I am his caregiver. I feel sad and frustrated.

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Feeling sad is completely understandable & normal.

Feeling frustrated, that there is not more within your own power to change or do, would also be completely understandable & normal.

I would think these may be part of the four tasks of grief/mourning.

Task I: To accept the reality of the loss.
Task II: To process the pain of grief.

Helpful Answer (8)
Reply to Beatty
Naneailan Mar 28, 2024
Thank you. God Bless
I had a friend in the hospital, could not open her eyes, and laid there for weeks. I visited her and I knew she loved to hear the bible verses and hymns - so I am not the best at singing - would read a story or verses out of the bible and sing to her the songs I felt I could do my best at. I felt better and I feel she could hear my voice. I told her I loved her and that we all loved her. She passed away about three weeks. Just know that doctors state that even though people are not awake, they can still hear you! Tell your husband that you love him and remind him of all the wonderful things you did together - walks, dinners, movies, holding hands etc. Prayers for you!
Helpful Answer (7)
Reply to Ohwow323

What is frustrating you the most?

If I were in your situation I'd transition him into LTC, which is covered by Medicaid (and when he qualifies financially as well). He'd get all the help he needs, you'd get your life back and you can visit him as often as you'd like.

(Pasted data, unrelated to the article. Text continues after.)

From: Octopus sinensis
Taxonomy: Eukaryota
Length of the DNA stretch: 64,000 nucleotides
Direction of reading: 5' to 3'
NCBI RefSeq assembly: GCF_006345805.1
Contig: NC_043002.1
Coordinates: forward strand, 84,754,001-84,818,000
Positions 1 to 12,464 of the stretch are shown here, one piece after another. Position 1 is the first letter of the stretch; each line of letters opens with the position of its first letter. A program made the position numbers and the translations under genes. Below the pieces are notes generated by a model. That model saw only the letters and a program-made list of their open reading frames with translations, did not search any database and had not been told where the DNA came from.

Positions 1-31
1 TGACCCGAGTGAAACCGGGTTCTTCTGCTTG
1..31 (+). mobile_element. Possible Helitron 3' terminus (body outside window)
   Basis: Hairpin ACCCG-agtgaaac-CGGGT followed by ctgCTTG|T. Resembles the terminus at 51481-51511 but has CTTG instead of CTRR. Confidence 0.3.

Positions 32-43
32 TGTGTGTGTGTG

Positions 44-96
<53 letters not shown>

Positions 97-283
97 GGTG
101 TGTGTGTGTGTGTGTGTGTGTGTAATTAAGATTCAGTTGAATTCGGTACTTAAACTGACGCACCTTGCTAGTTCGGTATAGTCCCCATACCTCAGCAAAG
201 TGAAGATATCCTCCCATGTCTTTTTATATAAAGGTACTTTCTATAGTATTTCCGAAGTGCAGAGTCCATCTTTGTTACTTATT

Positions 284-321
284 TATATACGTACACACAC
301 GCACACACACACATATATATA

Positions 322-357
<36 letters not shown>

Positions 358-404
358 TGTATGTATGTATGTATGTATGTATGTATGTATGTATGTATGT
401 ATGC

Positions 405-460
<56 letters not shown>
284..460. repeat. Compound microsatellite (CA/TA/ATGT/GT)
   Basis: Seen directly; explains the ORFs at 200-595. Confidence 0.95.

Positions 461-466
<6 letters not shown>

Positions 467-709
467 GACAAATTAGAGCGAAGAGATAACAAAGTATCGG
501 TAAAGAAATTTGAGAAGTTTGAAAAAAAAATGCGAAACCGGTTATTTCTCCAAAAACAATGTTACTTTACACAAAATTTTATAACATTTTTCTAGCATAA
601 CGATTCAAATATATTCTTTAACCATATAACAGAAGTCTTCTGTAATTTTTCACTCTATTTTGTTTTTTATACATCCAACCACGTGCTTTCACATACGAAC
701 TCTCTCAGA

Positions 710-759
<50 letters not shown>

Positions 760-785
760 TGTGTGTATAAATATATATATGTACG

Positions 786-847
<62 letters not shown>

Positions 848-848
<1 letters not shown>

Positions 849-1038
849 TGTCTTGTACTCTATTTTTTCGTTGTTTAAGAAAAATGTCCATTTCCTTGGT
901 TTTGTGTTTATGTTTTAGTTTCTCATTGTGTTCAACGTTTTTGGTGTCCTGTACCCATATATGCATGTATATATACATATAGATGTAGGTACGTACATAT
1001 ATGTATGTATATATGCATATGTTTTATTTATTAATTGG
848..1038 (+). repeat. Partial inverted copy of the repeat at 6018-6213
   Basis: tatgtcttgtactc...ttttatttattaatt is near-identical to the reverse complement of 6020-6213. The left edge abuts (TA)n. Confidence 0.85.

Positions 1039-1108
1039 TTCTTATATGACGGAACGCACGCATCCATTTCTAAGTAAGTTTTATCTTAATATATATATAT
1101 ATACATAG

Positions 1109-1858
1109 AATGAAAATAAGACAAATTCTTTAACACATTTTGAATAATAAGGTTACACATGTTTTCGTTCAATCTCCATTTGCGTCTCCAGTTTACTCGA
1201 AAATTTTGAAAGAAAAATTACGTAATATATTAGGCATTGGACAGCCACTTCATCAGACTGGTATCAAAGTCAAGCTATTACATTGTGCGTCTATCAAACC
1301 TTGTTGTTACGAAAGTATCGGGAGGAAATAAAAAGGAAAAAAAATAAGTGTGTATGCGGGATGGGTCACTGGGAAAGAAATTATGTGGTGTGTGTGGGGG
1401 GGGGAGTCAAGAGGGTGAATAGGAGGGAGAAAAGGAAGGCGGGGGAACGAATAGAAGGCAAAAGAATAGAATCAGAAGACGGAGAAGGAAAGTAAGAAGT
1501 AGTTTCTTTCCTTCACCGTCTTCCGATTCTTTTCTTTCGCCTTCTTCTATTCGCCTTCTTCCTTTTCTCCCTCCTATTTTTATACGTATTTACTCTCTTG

I'm so sorry for these circumstances. You are in good company here...
Helpful Answer (6)
Reply to Geaton777

Of course you're sad, you're losing your husband and seem to be overwhelmed with his care.
Do you have any in home help to assist you? If not, you may have to think about placing him in the appropriate facility, where you can get back to just being his loving wife and advocate, and not his burned out caregiver.
And if money is an issue, you will have to apply for Medicaid for him.
You can call your local Area Agency on Aging, and Senior Services to see what help might be available, and if your husband is a veteran, call the VA, as they will have some options as well.

My late husband after having a massive stroke at the age of 48, later developed vascular dementia and ended up completely bedridden in our living room and under hospice care for the last 22 months of his life.